Opinion: Lawmakers must help lower car insurance
When it comes to the cost of car insurance, Michigan is No. 1 for all the wrong reasons. Drivers in our state pay the highest auto insurance premiums in the country — and have for more than five years.
This has to change.
According to The Zebra’s latest State of Auto Insurance report, Michigan drivers pay, on average, $2,693 a year for car insurance. The national average is $1,470.
Worse yet, our neighbors to the south and west pay even less than that. Ohio drivers pay, on average, $1,032, which is the sixth lowest in the nation, followed by Wisconsin drivers at $1,070. Indiana drivers pay $1,150 a year.
To keep Michigan moving forward, policymakers must work to reform its auto insurance system and make a dent in the premiums drivers pay.
Michigan’s broken, outdated auto no-fault system is shameful. It must be reformed to lower the cost for drivers across the state. To best lower the cost, the Legislature must do the following:
- Stop medical providers from dramatically overcharging for the same medical procedure compared to other forms of insurance, like workers’ comp, Medicare and health insurance.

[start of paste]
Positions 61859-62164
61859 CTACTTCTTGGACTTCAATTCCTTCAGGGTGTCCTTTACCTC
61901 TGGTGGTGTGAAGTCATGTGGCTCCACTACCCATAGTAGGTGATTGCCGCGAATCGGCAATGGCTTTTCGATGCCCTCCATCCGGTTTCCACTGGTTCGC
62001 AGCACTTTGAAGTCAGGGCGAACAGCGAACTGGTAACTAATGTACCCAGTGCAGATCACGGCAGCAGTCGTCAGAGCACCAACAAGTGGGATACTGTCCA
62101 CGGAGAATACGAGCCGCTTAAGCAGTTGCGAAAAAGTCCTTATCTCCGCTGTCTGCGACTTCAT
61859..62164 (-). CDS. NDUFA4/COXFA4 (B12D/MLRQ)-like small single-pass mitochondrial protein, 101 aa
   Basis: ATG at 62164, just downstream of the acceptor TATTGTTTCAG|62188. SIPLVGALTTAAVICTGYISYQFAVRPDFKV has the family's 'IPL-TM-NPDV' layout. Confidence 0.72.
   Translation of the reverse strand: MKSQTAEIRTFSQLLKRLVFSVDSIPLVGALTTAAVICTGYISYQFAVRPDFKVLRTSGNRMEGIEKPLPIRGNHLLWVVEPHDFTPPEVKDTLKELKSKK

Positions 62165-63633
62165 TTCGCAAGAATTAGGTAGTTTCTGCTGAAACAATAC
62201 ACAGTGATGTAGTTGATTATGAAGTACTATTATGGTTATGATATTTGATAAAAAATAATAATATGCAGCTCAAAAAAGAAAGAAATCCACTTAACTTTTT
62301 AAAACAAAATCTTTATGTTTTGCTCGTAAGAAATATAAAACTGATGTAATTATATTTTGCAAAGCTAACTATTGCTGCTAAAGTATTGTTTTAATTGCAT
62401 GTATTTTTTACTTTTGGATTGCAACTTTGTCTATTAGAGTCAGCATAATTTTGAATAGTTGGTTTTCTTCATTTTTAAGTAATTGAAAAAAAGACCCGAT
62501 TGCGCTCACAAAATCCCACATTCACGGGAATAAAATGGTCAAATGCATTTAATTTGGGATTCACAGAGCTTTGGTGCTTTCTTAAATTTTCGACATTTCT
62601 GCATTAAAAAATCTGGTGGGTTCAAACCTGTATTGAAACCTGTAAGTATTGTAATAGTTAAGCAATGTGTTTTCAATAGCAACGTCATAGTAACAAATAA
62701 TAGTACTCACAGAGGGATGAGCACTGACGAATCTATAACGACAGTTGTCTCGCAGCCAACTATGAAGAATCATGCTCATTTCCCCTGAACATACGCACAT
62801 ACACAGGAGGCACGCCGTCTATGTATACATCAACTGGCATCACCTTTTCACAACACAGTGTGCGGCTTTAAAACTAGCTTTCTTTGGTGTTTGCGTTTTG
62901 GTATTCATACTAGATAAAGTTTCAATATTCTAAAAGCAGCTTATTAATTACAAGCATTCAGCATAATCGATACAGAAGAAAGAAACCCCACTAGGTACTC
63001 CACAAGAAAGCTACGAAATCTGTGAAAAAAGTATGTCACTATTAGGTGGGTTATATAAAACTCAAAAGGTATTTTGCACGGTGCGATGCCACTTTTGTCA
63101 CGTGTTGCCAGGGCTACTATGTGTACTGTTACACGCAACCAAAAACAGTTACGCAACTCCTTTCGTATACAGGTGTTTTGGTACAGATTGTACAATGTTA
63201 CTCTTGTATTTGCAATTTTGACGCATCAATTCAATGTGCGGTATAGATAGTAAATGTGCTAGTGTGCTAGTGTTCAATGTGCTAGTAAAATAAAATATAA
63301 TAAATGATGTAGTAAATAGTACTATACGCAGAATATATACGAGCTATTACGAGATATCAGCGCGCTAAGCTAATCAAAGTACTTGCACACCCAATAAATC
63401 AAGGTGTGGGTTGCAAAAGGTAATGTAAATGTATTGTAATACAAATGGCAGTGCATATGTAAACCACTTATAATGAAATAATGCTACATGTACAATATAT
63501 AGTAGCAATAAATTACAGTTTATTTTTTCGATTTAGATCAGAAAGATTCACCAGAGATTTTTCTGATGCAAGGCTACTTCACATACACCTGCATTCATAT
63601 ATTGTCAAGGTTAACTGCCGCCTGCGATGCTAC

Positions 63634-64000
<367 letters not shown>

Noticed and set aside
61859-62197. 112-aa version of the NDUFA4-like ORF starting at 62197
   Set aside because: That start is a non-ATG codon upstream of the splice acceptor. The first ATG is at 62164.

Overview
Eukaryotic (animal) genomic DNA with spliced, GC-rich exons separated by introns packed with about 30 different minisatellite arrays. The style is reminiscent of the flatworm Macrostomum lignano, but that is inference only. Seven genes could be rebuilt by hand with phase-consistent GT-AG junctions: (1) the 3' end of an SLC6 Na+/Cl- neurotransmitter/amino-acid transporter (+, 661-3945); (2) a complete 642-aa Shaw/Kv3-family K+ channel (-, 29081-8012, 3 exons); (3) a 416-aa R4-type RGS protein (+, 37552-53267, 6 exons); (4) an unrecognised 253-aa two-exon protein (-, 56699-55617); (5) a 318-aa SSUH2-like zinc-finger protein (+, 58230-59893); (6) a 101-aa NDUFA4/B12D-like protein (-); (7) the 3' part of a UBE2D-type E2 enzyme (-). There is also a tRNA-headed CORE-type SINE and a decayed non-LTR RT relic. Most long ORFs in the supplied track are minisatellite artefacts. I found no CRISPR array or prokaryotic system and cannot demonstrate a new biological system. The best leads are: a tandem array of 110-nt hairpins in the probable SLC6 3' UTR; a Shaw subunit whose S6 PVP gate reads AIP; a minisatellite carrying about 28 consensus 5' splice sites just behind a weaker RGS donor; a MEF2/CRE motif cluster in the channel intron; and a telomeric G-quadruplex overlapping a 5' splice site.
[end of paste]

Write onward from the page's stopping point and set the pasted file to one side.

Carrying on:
- Give consumers a choice in the level of medical coverage they carry with their auto insurance policy, just like every other state does, so they can choose a plan that works best for them and their families.
- Crack down on fraud and abuse by ambulance-chasing lawyers and individuals looking to game the system, which cost the average family hundreds of dollars a year in additional premiums.
In the 1980s, Michigan’s workers’ compensation premiums were the highest in the Midwest, fifth highest in the nation and 35 percent higher than the national average. The system was fraught with waste, fraud and abuse, frivolous lawsuits and price-gouging by medical providers.
Similar to this debate, the premiums got so outrageous that the Legislature was forced to intervene and took action to control overcharging by medical providers by instituting a workers’ compensation fee schedule.
Fast-forward 40 years and you can see the results: Michigan now is considered a model system for workers’ compensation insurance and has some of the lowest premiums in the nation.
We are encouraged by legislative leaders who are taking this issue seriously and making auto no-fault reform a top priority. The Michigan Chamber is urging lawmakers to be bold on this issue and to stay focused on the 7.1 million licensed drivers who need them to reform the current system to make their auto insurance premiums more affordable and competitive.
Nibbling around the edges isn’t going to cut it. No, drivers need real reforms that will significantly lower the cost of auto insurance.
It’s time for lawmakers to deliver real relief to drivers and businesses across the state and make Michigan No. 1 for all the right reasons.
Rich Studley is president and CEO of the Michigan Chamber of Commerce.